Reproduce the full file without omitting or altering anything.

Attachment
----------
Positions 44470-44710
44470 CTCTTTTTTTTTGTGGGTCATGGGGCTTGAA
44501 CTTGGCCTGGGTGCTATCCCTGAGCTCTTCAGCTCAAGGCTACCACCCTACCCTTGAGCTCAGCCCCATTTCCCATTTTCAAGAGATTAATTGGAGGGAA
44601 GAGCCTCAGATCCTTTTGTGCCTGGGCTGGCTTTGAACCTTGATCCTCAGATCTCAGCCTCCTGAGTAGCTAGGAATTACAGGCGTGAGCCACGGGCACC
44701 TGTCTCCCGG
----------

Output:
Positions 44470-44710
44470 CTCTTTTTTTTTGTGGGTCATGGGGCTTGAA
44501 CTTGGCCTGGGTGCTATCCCTGAGCTCTTCAGCTCAAGGCTACCACCCTACCCTTGAGCTCAGCCCCATTTCCCATTTTCAAGAGATTAATTGGAGGGAA
44601 GAGCCTCAGATCCTTTTGTGCCTGGGCTGGCTTTGAACCTTGATCCTCAGATCTCAGCCTCCTGAGTAGCTAGGAATTACAGGCGTGAGCCACGGGCACC
44701 TGTCTCCCGG